Social media and marketing can often feel super impersonal, but today’s guest, Dre Baldwin, brings a refreshing approach to making meaningful connections. Dre’s custom video proposal to be on this podcast was so unique that I knew we had to have him on the show!

In this episode, Dre shares his incredible journey, from giving four TED Talks to authoring over 30 books and his unique methods for standing out in a crowded market.

We dive into his philosophy of doing things that don't scale, building genuine relationships, and how he’s translated his athlete mentality into a successful business strategy.

This is a must-listen for anyone looking to inject more personality and authenticity into their marketing efforts.

In this episode of the podcast, we talk about:

  • Dre’s approach to creating personalized outreach (custom videos!)
  • Why doing things that don’t scale can lead to growth
  • How to build genuine relationships with your audience
  • Dre’s “Work on Your Game” philosophy
  • How doing everything holds you back
  • Why you need to be the biggest believer in yourself if you want to succeed

This Episode Was Made Possible By:

Riverside All-in-One Podcast & Video Platform
Visit Riverside and use the code DREA to get 15% off any Riverside individual plan. We use it to record all our podcast interviews!

Social Media Launch Planner
If you are launching anything on social media right now, check out my free launch planner. Inside, you'll find a launch tool kit, pre- and post- launch planning questions, and a FULL 24-day social media launch outline. Download this free resource so that your next launch can go off without a hitch!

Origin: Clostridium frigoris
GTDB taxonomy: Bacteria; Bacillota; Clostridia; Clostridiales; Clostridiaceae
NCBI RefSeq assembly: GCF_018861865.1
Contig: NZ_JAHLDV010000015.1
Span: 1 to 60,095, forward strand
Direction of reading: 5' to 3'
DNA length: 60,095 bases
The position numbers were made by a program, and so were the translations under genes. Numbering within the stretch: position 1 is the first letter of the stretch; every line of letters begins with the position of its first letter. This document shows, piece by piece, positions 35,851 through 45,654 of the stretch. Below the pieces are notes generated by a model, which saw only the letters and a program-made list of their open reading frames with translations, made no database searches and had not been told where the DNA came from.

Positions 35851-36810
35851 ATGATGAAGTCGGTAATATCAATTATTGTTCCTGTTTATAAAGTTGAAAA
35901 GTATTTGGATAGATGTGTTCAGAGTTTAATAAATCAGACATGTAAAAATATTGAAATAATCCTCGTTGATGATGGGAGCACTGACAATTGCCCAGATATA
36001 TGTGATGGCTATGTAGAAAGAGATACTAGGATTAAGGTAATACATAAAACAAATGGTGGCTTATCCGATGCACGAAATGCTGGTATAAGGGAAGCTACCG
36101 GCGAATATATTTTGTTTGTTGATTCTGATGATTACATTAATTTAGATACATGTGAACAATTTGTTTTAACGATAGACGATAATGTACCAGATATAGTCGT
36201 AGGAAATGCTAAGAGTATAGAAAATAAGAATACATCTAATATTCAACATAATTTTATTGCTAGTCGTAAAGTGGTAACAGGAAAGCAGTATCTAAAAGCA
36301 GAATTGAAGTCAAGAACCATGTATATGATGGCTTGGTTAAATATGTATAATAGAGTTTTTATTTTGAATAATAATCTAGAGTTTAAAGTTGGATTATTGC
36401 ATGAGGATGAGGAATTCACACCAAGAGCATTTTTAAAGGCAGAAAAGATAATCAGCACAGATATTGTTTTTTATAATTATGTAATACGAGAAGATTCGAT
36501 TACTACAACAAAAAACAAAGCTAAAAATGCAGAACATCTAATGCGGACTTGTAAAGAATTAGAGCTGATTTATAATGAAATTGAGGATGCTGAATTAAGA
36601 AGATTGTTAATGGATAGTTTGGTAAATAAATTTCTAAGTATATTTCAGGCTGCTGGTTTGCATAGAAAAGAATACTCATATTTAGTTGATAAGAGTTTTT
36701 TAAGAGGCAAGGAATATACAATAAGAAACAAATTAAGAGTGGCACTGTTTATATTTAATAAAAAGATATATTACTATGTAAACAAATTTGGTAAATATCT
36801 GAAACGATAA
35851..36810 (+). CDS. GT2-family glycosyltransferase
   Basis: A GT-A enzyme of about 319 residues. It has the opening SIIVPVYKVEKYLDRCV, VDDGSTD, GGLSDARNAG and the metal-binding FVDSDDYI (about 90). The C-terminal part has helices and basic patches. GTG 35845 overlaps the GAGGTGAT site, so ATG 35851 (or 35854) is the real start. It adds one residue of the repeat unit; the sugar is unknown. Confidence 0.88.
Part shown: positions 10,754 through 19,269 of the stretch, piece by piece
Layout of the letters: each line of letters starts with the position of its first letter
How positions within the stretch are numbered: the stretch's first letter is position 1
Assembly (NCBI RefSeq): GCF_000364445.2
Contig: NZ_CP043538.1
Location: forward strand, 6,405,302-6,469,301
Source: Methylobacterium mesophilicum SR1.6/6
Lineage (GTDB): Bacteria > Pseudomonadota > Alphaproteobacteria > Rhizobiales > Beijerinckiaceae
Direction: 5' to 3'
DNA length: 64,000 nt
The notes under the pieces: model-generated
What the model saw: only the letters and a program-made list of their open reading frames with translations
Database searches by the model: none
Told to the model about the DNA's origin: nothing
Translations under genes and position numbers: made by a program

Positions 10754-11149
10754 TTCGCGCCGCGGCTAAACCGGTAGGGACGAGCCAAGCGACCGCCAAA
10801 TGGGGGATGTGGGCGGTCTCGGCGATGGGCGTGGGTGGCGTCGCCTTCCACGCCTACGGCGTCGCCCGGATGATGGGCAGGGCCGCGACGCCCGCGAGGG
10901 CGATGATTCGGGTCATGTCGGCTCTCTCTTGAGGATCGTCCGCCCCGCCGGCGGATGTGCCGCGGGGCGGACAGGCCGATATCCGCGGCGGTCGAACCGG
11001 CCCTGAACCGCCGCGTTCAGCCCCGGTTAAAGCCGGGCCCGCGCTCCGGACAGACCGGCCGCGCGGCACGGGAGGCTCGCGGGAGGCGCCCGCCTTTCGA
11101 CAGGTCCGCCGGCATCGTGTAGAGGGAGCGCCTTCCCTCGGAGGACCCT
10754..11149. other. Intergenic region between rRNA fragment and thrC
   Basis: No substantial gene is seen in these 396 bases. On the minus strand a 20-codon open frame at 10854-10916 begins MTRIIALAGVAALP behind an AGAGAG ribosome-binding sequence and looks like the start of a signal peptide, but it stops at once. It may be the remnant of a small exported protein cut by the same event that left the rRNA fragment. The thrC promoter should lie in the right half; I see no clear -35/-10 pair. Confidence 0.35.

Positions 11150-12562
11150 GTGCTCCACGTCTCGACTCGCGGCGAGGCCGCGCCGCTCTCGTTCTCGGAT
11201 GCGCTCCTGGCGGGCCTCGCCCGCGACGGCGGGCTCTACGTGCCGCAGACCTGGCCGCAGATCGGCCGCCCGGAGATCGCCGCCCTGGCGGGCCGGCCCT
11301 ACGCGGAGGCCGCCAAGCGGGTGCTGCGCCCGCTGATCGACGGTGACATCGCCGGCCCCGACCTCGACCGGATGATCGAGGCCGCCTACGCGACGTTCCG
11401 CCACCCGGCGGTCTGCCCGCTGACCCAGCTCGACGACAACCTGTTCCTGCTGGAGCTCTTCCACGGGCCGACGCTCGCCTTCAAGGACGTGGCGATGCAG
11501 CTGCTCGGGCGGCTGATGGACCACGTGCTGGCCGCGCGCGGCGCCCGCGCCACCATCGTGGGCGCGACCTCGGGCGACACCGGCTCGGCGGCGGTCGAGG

About the Guest:

Dre Baldwin is CEO and Founder of Work On Your Game Inc. He has given 4 TEDxTalks and has authored 33 books.

Dre’s content has been consumed over 103 million times. His daily Work On Your Game MasterClass has over 2,700 episodes and over 7 million listeners.

Dre had a 9-year professional basketball career, playing in 8 countries. Dre’s framework is the “roadmap in reverse” for professional mindset, strategy, systems and execution.


Resources mentioned:

Grab your free copy of Dre's book, The Third Day: The Decision That Separates The Pros From The Amateurs

Watch the Episode Below:


Andréa Jones (00:00):
Social media and marketing in general can feel super impersonal. And that's why I'm excited to have today's guest on the show, Dre Baldwin, who sent me a custom video proposal y'all to be on this podcast. So today we're going to dive into his amazing work that he does, all of the success he's had on social media. He's given four TED Talks, he's authored over 30 or three books. I'm excited to dive into that conversation shortly right after this. You are listening to the Mindful Marketing Podcast. I'm Andréa Jones.